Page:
In some parts of the country (think of a cartoon mouse with white gloves), you take your life in your hands when stepping off a curb. In other places, walking or biking is relatively safe. I know an elderly couple who were killed by a speeding car, and I bet you do, too. In the past 15 years, 76,000 Americans have been killed while walking in the streets — 43,000 since 2000.

Yes, that most dangerous metro area is Orlando, Fla. Here’s the full list, which doesn’t say much for Florida’s pedestrian safety programs. Or the South’s — all 10 are below the Mason-Dixon Line:

  1. Orlando/Kissimmee, Fla.
  2. Tampa/St. Petersburg/Clearwater, Fla.
  3. Miami/Fort Lauderdale/Pompano Beach, Fla.
  4. Jacksonville, Fla.
  5. Memphis, Tenn.
  6. Raleigh/Cary, N.C.
  7. Louisville/Jefferson County, Kentucky/Indiana
  8. Houston/Sugar Land/Baytown, Texas
  9. Birmingham/Hoover, Ala.
  10. Atlanta/Sandy Springs/Marietta, Ga.
You can check to see how your community rates here courtesy of the "Dangerous by Design" report (52 cities are listed).

They call them “accidents,” but they are preventable. The issue is not only people driving too fast on the state “arterial” roads most of us use to get to work or the shopping center, but also poor sidewalk and street-crossing design.

According to Anne Canby, executive director of the Surface Transportation Policy Partnership, “The takeaway is that safety for pedestrians hasn’t advanced much. Five thousand die every year, which is the equivalent of a jumbo jet going down every month. And if that were to happen, people would be totally outraged. But pedestrians and bicyclists (who aren’t counted in the statistics, but are equally victims of the carnage) are killed and injured at a much higher rate than airline passengers.”

Dr. Linda Degutis, an associate professor of emergency medicine and public health at Yale, said that the scary state of our roads is a factor in the rising rates of heart disease and diabetes in the U.S. “The American Public Health Association and the Centers for Disease Control are worried about these health issues, and it’s only going to get worse,” she said. “We haven’t seen a significant decline in deaths of pedestrians.”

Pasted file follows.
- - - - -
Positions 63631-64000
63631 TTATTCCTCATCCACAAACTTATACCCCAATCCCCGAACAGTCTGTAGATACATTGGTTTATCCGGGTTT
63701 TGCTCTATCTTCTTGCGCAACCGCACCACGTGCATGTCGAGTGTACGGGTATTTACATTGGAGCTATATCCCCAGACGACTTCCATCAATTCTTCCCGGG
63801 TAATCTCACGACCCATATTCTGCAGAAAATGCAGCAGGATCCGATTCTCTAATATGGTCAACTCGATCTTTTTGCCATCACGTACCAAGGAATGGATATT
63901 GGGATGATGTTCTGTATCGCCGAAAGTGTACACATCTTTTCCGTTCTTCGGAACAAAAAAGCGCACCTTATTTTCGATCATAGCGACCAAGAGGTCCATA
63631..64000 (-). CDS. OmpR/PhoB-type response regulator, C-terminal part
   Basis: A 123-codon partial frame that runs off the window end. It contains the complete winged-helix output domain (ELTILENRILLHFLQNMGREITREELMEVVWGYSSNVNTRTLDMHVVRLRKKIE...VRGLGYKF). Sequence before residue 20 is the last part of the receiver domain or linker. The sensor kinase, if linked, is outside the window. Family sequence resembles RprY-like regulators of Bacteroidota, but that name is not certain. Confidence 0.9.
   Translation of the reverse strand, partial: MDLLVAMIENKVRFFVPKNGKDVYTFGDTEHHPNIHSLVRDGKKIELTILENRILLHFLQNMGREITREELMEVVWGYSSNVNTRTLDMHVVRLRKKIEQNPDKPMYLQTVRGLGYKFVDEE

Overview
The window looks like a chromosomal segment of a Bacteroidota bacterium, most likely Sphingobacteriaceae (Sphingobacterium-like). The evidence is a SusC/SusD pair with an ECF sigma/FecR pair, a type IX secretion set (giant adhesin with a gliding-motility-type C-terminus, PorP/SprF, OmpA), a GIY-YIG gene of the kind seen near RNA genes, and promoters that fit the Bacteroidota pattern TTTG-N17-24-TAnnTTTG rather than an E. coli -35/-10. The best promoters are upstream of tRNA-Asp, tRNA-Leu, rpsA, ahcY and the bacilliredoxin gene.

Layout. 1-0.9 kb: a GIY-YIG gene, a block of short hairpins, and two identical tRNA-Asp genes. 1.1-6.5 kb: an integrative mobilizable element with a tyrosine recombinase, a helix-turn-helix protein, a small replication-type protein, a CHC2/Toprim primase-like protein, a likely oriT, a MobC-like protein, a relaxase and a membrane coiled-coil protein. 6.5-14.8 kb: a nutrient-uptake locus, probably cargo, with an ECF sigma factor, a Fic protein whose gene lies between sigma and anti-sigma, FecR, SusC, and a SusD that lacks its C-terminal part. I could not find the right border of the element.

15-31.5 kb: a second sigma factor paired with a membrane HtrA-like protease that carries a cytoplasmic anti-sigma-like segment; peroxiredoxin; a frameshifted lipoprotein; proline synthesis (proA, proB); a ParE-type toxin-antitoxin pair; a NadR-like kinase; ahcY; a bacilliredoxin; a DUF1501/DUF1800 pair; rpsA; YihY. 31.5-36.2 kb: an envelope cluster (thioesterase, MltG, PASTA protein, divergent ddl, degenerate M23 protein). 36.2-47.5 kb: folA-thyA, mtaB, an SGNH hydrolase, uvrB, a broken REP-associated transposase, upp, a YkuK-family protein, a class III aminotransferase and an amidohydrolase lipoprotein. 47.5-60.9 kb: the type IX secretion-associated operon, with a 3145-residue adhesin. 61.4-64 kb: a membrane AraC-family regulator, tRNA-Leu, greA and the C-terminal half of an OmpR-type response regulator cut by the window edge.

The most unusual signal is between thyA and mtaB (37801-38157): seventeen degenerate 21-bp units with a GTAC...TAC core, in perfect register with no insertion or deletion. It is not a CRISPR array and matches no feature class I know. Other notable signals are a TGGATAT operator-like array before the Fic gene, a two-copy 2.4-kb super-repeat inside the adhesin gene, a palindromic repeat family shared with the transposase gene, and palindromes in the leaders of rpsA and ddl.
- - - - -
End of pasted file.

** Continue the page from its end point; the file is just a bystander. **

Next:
Watch out if you’re over 65. Elinor Ginzler, director for livable communities at AARP, says that you’re two-thirds more likely to be killed while walking than a younger person. Ginzler said 40 percent of respondents in an AARP survey said they had inadequate sidewalks where they live. “And almost half said they cannot safely cross major roads near where they live,” she said.

Transportation activists are calling for investment in safety on the state and regional level. Less than 2 percent of federal funds devoted to transportation go to improve walking and biking, though pedestrians take almost 9 percent of trips (but are nearly 12 percent of traffic deaths).

Some cities should bask in their relative safety. Minneapolis (which is pedestrian-friendly, in the summer at least) is the safest, followed by Boston/Cambridge/Quincy in Massachusetts (despite what they say about Boston drivers), New York and northern New Jersey, Pittsburgh in Pennsylvania, Seattle/Tacoma in Washington, Rochester in New York, Cincinnati/Middletown in Ohio/Kentucky/Indiana, Hartford/West Hartford/East Hartford in Connecticut, Portland/Vancouver/Beaverton in Oregon/Washington, and Cleveland/Elyria/Mentor in Ohio.

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